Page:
Jungle gym

A jungle gym (called a climbing frame in British English) is a piece of playground equipment made of many pieces of material, such as metal pipes or ropes, on which participants can climb, hang, sit, and—in some configurations—slide. Monkey bars are a part of a jungle gym where a user, hanging in the air, swings between evenly spaced horizontal bars. In Australian English, the term “monkey bars” is sometimes used to refer to the entire jungle gym.

The first jungle gym was invented in 1920 and patented by lawyer Sebastian Hinton in Chicago. It was sold under the trademarked name Junglegym™. Hinton’s second prototype “jungle gym” is still standing at Crow Island School in Winnetka, Illinois. The term “monkey bars” appears at least as far back as the 1930s, though Hinton’s initial 1920 patent appeals to the “monkey instinct” in claiming the benefits of climbing as exercise and play for children, and his improvement patents later that year refer to monkeys shaking the bars of a cage, children swinging on a “monkey runway”, and the game of “monkey tag”.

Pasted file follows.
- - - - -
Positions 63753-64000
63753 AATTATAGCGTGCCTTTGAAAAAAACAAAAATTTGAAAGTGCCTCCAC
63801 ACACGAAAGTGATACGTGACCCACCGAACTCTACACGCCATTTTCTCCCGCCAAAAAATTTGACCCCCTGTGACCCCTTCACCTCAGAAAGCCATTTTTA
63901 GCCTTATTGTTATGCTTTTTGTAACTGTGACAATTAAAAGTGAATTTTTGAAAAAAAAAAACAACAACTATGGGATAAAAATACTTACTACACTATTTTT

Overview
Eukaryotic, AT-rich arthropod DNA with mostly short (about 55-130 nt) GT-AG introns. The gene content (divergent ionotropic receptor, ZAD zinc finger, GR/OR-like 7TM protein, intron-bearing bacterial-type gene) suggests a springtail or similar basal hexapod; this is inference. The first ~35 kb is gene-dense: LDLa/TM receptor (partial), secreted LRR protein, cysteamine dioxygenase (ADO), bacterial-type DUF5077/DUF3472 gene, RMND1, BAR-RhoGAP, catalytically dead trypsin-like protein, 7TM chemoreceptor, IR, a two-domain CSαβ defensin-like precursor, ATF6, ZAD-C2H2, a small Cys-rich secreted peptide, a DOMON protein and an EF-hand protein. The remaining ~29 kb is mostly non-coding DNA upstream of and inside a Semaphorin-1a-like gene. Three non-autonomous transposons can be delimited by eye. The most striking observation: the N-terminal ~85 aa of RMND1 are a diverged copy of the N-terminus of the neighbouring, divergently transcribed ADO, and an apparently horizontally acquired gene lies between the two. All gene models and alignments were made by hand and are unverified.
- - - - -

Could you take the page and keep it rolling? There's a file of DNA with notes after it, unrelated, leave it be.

When Sebastian Hinton was a child, his father, mathematician Charles Hinton, had built a similar structure from bamboo with the goal of enabling children to gain an intuitive understanding of three-dimensional space through a game in which numbers for the x, y, and z axes were called out, and each child tried to be the first to grasp the indicated junction. Thus, the abstraction of Cartesian coordinates could be grasped as a name of a tangible point in space.

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